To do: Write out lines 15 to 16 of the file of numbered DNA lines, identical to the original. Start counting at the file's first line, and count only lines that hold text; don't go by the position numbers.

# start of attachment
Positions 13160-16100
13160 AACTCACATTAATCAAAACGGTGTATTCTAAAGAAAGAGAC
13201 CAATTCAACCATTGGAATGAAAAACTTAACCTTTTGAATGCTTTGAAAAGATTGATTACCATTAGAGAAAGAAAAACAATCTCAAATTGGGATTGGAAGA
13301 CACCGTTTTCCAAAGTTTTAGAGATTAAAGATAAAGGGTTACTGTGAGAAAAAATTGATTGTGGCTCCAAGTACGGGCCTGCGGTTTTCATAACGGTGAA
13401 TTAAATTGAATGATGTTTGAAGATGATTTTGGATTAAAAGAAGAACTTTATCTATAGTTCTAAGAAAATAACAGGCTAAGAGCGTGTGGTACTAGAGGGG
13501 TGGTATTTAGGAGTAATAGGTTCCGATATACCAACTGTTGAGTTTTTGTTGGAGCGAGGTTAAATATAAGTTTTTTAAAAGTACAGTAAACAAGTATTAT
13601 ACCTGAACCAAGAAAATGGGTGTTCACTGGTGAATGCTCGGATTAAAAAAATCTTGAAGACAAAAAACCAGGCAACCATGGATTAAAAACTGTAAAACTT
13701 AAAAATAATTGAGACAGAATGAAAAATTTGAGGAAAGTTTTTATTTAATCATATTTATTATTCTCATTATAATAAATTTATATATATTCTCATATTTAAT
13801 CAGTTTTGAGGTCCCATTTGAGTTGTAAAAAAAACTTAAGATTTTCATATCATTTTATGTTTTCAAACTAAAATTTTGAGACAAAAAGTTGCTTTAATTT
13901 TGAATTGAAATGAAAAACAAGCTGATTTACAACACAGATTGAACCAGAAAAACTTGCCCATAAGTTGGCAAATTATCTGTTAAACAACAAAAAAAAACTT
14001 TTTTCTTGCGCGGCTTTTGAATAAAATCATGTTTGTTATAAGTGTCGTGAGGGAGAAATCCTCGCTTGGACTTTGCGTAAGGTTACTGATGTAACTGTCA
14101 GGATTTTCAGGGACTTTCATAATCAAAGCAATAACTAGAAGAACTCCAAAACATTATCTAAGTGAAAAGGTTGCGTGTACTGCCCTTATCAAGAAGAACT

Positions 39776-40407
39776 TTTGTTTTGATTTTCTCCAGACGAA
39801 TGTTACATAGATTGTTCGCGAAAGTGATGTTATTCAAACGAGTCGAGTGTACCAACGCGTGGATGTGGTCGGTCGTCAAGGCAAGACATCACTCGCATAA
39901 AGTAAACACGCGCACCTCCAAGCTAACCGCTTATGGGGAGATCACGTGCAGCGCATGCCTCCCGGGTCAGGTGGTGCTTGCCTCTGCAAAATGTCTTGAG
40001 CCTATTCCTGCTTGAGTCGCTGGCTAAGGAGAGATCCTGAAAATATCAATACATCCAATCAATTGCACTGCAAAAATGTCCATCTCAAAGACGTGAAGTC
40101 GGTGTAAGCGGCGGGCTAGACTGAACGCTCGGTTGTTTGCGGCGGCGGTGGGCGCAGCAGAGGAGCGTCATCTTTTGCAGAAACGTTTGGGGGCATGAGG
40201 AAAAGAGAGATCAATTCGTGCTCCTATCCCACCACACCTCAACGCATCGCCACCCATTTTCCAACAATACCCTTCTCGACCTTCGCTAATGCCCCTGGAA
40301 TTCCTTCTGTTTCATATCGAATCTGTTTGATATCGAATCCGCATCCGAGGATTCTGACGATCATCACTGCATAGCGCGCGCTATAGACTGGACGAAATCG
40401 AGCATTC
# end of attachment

39801 TGTTACATAGATTGTTCGCGAAAGTGATGTTATTCAAACGAGTCGAGTGTACCAACGCGTGGATGTGGTCGGTCGTCAAGGCAAGACATCACTCGCATAA
39901 AGTAAACACGCGCACCTCCAAGCTAACCGCTTATGGGGAGATCACGTGCAGCGCATGCCTCCCGGGTCAGGTGGTGCTTGCCTCTGCAAAATGTCTTGAG